In the California desert, you can be tricked into seeing many mirages. A 15-foot-tall Christ is not one of them. The statue is just one of 55 religious figures strewn about the...
In the California desert, you can be tricked into seeing many mirages. A 15-foot-tall Christ is not one of them.
The statue is just one of 55 religious figures strewn about the 3-1/2-acre Desert Christ Park, a Yucca Valley, Calif., sculpture garden less than 30 miles northeast of Palm Springs. The park is a blip on a scruffy hill tucked behind the town’s main strip (I use that word generously). No big signs point the way but you’ll know when you’ve arrived.
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Visitors are immediately greeted by such larger-than-life Sunday-school figures as the 12 apostles, Martha and Mary, angels and, of course, Christ himself. And while the attraction is heavy on religious themes, the message is nondenominational and universal: peace, love and all the wondrous things you can do with a chisel and some concrete blocks.
“It is run as a religious park, but it also has historical and cultural significance,” says Michael Gillum, president of the nonprofit Desert Christ Foundation, which maintains the attraction. “Historically, it’s 52 years old, which makes it a historical site, and culturally, it’s unique artwork made of concrete. That’s a really hard material to work with.”
The park’s sculptor and creator, Antone Martin, was a former aircraft worker who had the skill of da Vinci and the zeal of an acolyte. The craftsman, who died in 1961 at 74, started sculpting the figures during the height of the A-bomb scare in the mid-1940s, hoping to construct pieces that would inspire a global hug and that could also withstand a nuclear bomb (hence the steel-reinforced concrete and white cement-plaster finish).
His first sculpture, reminiscent of Rio de Janeiro’s hilltop Christ the Redeemer, stands on a mound of barren, crumbly land, its arms raised high over the valley’s cookie-cutter houses, piddly strip malls, looming Little San Bernardino Mountains, then vast brown nothingness.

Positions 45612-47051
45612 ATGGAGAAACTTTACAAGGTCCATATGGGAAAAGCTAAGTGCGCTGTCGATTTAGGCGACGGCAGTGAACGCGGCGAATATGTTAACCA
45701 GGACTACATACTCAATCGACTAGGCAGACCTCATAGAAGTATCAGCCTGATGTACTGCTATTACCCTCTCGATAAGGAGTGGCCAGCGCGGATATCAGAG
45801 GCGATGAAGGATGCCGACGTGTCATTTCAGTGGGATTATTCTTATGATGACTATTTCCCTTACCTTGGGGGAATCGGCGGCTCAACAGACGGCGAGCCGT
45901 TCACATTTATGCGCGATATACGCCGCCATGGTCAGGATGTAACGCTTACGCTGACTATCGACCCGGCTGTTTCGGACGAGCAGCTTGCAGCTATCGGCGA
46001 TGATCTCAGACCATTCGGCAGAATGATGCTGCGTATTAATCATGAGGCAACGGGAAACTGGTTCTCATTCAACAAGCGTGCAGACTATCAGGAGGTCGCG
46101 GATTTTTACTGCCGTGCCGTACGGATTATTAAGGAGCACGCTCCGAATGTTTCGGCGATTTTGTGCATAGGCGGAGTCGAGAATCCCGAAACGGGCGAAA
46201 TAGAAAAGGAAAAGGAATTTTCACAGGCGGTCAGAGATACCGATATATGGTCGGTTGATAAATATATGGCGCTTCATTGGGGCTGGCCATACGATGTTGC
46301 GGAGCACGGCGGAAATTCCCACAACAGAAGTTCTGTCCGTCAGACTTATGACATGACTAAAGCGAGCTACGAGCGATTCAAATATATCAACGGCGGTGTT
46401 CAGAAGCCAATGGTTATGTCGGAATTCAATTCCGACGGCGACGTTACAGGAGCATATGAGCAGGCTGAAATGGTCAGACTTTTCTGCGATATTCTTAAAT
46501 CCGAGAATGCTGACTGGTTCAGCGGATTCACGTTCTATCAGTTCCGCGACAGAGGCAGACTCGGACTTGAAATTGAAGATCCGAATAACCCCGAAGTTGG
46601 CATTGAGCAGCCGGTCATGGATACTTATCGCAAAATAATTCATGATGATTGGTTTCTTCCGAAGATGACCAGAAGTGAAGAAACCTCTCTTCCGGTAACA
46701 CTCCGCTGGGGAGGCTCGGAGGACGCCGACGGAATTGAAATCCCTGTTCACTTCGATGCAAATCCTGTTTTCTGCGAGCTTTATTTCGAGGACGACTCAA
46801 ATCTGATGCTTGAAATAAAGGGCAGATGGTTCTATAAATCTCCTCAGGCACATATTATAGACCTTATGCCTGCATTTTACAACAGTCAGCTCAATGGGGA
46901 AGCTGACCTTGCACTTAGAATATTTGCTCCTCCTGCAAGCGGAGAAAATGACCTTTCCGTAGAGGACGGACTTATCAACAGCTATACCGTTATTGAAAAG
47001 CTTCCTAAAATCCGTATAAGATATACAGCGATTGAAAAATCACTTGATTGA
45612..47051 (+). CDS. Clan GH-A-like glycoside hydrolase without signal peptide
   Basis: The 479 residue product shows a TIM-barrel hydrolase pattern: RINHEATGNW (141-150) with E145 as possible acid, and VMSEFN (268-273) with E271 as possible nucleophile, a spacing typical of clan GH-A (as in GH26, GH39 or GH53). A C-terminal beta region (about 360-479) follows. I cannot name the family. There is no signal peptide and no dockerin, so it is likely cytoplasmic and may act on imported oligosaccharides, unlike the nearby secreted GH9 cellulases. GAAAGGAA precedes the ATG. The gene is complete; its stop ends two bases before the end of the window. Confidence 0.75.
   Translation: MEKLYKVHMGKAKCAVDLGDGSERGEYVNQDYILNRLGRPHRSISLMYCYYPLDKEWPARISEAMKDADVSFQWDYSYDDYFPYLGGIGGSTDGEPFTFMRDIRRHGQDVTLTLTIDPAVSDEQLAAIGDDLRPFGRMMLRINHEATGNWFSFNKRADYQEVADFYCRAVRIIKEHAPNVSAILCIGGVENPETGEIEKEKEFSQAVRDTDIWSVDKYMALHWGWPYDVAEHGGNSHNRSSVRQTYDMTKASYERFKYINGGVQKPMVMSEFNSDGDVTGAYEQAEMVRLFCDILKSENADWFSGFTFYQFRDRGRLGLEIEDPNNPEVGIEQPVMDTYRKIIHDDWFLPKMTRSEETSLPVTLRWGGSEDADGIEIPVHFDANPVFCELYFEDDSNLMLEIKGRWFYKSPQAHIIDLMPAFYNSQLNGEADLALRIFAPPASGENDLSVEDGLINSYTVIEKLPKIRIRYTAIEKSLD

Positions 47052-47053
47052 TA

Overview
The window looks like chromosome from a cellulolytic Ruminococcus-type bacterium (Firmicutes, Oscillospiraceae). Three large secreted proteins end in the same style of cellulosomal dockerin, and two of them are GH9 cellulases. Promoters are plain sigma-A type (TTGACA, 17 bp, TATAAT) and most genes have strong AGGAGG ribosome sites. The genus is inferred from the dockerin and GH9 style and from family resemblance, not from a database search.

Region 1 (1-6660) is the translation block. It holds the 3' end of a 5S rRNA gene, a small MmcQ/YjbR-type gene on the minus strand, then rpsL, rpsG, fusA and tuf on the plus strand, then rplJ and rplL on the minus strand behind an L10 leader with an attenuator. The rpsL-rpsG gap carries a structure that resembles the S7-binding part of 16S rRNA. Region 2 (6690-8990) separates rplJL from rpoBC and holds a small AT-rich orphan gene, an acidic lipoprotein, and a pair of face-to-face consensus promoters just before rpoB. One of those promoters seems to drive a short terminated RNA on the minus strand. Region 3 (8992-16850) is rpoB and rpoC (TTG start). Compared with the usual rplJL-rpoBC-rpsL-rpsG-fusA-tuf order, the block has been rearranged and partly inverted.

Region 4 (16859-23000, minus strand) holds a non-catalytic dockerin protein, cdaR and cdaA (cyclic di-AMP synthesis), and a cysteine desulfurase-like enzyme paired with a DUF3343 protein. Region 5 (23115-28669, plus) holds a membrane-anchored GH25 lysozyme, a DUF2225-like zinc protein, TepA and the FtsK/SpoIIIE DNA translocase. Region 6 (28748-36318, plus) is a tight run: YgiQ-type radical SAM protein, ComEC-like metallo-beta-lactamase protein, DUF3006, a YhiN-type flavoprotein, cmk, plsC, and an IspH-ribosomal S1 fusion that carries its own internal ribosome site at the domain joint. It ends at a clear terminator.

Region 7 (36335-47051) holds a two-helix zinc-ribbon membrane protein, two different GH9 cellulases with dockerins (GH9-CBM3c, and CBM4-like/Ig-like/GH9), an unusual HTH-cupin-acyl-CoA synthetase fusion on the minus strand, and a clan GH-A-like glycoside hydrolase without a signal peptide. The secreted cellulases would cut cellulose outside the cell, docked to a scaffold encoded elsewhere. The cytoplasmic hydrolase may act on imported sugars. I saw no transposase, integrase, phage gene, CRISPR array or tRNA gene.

The 3-ton Christ was built in 1947 on Martin’s driveway, near the Los Angeles airport, and after failed attempts to have it installed at the Grand Canyon, it was finally trucked out to Yucca Valley. The Southern California spot was chosen partly for its arid landscape, which mirrors the Holy Land’s with its olive trees, parched earth and prickly, quick-to-burn bushes. Martin then moved on the site, where he sculpted until his death.
The park, planned as an oasis of peace and calm, has been anything but. In 1988, the American Civil Liberties Union sued San Bernardino County, which had been caring for the attraction since 1961, for blurring the state and church divide. During the legal tussle, the park was neglected, and though Martin’s materials could withstand the Big Kaboom, they were no match for vandals and a 1992 earthquake.
In 1996, a nonprofit foundation took over, with plans to repair the 15 damaged sculptures; add signage, lights and a botanical garden; and fix the bathrooms (currently, there is no working toilet), among other renovations.
Today, some of the trails that connect the sculptures, which are scattered around with little thought to landscape design, are rough and barely groomed.
A little church shaped like a jester’s cap is in need of cushions; concrete pews with metal-pole backrests are tough on the spine.
The sculptures look as if they were attacked by a mad anvil. In one scene, some of the children encircling Christ are headless; others are like stick figures with metal poles for feet and hands. In another display, Jesus is missing an arm and has a shattered chin.
But the 20-foot-high, 30-foot-long bas-relief of the Last Supper is unscathed.
According to a guestbook in Gillum’s care, park visitors have come from all over, especially Germany, England and Canada, during the winter Palm Springs migration. On a recent visit, a California family of three was scrambling among the ghost-white sculptures, taking photos of themselves and Jesus as if they were at Disneyland posing with Mickey. A young man named Michael Kahler was also touring the park, stopping at each display to explain its meaning to a pair of antsy teenagers.
“This tells the story of when Jesus met a woman who was sleeping around and told her to wash away her sins in the well,” said Kahler, who brings inner-city kids from Orange County, Calif., here on religious camping retreats.
“What does sleeping around mean?” asked one of the teens.
“She liked to be with a lot of men,” Kahler replied, adding, “OK, we don’t touch the sculptures.”
His charge quickly backed away from the sculpted harlot.
The park currently lacks informational placards (Year 3 in the five-year improvement plan), so a lot of the scenes are guesswork. (“I have no idea what this is,” admitted Kahler, rushing past two heads perched on a wall, one bearded, the other chubby-cheeked.)
A gift shop is to come, but you can still take home a makeshift memento: Climb the hill behind the Last Supper, poke your face in the space beside Jesus and say “cheese” to a camera-toting pal.